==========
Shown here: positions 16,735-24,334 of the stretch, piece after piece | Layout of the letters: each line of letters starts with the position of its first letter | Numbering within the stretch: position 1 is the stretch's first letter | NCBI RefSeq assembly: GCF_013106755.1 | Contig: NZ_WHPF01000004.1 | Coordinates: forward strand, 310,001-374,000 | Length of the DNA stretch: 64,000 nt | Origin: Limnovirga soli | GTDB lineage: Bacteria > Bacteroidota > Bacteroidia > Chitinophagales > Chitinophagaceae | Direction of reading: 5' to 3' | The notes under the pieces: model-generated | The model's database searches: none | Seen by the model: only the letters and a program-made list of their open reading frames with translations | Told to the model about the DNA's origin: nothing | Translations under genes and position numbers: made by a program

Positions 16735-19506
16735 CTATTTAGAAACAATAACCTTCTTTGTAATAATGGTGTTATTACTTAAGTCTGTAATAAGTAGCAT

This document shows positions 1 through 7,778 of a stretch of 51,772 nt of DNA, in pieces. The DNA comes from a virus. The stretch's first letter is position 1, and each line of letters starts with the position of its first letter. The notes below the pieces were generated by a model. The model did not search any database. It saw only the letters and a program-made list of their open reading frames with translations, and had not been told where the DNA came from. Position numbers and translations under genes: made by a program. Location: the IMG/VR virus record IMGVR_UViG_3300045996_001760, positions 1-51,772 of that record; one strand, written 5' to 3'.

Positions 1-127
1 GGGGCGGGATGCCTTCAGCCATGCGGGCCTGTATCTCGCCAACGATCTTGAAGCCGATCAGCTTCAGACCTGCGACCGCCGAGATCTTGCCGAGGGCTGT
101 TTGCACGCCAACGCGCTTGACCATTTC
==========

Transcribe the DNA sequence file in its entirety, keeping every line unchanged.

Shown here: positions 16,735-24,334 of the stretch, piece after piece | Layout of the letters: each line of letters starts with the position of its first letter | Numbering within the stretch: position 1 is the stretch's first letter | NCBI RefSeq assembly: GCF_013106755.1 | Contig: NZ_WHPF01000004.1 | Coordinates: forward strand, 310,001-374,000 | Length of the DNA stretch: 64,000 nt | Origin: Limnovirga soli | GTDB lineage: Bacteria > Bacteroidota > Bacteroidia > Chitinophagales > Chitinophagaceae | Direction of reading: 5' to 3' | The notes under the pieces: model-generated | The model's database searches: none | Seen by the model: only the letters and a program-made list of their open reading frames with translations | Told to the model about the DNA's origin: nothing | Translations under genes and position numbers: made by a program

Positions 16735-19506
16735 CTATTTAGAAACAATAACCTTCTTTGTAATAATGGTGTTATTACTTAAGTCTGTAATAAGTAGCAT

This document shows positions 1 through 7,778 of a stretch of 51,772 nt of DNA, in pieces. The DNA comes from a virus. The stretch's first letter is position 1, and each line of letters starts with the position of its first letter. The notes below the pieces were generated by a model. The model did not search any database. It saw only the letters and a program-made list of their open reading frames with translations, and had not been told where the DNA came from. Position numbers and translations under genes: made by a program. Location: the IMG/VR virus record IMGVR_UViG_3300045996_001760, positions 1-51,772 of that record; one strand, written 5' to 3'.

Positions 1-127
1 GGGGCGGGATGCCTTCAGCCATGCGGGCCTGTATCTCGCCAACGATCTTGAAGCCGATCAGCTTCAGACCTGCGACCGCCGAGATCTTGCCGAGGGCTGT
101 TTGCACGCCAACGCGCTTGACCATTTC